What will my state pension be?
The state pension changed in 2016 in an attempt by the government to simplify the whole system and create a level playing field. While this might have positive outcomes, there are some caveats you should familiarise yourselves with to avoid any potential pitfalls later in life.
What is a state pension?
A state pension is a weekly payment you receive from the government once you’ve reached state pension age. To get a state pension, you must have been making National Insurance contributions (NICs) or receiving National Insurance (NI) credits for at least a set number of years. The state pension is available to everyone who meets the criteria and is used as a source of income by retired people, alongside any workplace or private pensions they have paid into during their career.
What is the new state pension?
If you retired after the new state pension came into effect, the maximum amount you receive for the basic state pension will go up to £159.55 per week.
There are some exceptions that could see you take home more than that amount, or in some cases, less. This will depend on your NICs or NI credits.
How does national insurance affect your state pension?
To qualify for any state pension, you must have at least ten qualifying years of NI payments.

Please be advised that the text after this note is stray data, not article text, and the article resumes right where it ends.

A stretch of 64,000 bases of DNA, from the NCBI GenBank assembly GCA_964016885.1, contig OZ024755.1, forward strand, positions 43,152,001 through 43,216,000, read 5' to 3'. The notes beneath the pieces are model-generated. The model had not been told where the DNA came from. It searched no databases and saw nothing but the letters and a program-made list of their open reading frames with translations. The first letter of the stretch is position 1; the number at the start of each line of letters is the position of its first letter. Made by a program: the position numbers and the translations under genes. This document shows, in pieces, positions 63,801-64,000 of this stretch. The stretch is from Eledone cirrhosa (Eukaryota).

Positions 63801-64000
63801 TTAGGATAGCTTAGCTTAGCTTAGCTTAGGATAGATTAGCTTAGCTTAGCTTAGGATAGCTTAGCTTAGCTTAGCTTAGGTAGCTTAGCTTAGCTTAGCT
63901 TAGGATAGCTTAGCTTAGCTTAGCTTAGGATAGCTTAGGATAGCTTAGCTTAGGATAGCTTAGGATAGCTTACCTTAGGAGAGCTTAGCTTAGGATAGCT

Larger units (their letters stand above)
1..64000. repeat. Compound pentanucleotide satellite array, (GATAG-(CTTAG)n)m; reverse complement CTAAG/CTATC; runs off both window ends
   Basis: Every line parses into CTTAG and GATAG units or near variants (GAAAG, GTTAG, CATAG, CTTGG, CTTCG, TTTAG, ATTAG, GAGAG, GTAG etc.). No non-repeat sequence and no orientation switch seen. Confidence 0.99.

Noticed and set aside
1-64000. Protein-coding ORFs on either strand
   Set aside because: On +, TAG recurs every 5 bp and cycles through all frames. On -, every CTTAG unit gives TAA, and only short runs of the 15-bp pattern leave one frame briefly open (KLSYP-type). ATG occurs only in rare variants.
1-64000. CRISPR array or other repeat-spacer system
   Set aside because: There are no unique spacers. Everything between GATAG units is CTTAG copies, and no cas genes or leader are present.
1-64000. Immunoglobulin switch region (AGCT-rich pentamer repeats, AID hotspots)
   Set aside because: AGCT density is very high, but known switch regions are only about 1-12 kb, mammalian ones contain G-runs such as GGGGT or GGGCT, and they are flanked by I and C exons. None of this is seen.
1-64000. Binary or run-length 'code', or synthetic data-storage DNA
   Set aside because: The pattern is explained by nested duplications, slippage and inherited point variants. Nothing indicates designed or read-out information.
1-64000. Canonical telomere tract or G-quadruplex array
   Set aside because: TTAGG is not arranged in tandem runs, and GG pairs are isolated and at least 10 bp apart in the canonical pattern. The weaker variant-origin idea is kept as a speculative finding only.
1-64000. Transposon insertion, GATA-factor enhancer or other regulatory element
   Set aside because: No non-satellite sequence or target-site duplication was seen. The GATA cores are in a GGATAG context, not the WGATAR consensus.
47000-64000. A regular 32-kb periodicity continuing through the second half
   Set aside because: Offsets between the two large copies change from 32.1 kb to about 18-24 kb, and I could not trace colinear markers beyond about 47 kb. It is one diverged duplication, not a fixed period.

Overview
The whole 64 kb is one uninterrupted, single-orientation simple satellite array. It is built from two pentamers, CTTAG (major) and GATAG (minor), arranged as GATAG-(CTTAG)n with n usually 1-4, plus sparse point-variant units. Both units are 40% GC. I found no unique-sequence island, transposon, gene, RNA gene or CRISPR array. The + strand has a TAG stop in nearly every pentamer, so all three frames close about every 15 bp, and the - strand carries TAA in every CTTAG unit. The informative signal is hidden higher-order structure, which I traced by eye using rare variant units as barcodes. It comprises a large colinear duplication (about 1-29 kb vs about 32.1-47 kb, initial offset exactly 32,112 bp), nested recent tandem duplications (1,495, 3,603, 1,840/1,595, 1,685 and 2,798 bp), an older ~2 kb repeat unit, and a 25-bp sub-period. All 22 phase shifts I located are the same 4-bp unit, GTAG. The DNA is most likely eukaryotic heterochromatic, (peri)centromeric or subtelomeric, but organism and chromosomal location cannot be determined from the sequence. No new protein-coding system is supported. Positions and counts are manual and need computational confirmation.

That means you would need to have been making NICs, or receiving NI tax credits over that period. This hasn’t changed from the old system to the new.
To receive the new full state pension, you now need 35 qualifying years on your national insurance – this is up from 30 years under the old system.
How is my pension affected if I’ve already retired?
First of all, the changes to the new state pension have no bearing on any workplace or private pension you may have set up.
As of April 6th 2016, if you’ve already retired you’ll continue with the old system – that’s a basic state pension of £119.30 per week. But that doesn’t include any additional state pension you might have been receiving on top of that.
As state pension age isn’t the same for men and women, there are some things to note as the new state pension may apply differently to you.
- For men born before the 6th April 1951, and women before 6 April 1953, your pension will be paid under the old system.
- If you’re a man born after the 6th April 1951 or a woman born after the 6th April 1953, you’ll receive the new state pension.
You can check your individual state pension age with this online tool.
How to calculate your state pension
Let’s imagine that you’ll retire next year with 25 qualifying years on your NI. To work out how much your state pension will be you’d need to:
Divide £159.55 by 35 (years), multiply that by 25 (qualifying years), which would give you a state pension of £113.96 per week.
You can also check your state pension forecast by visiting gov.uk. You’ll need to have a Government Gateway account and verify your identity before you can access the forecast.
How to check your national insurance record
Even if you haven’t yet reached state pension qualifying age you can still check your current NI record online.
It’s a good idea to do this to see if you have any gaps in your credits or contributions and look at what options are available to you to make up for those gaps. For example, you can make voluntary national insurance contributions that top-up your number of qualifying years.
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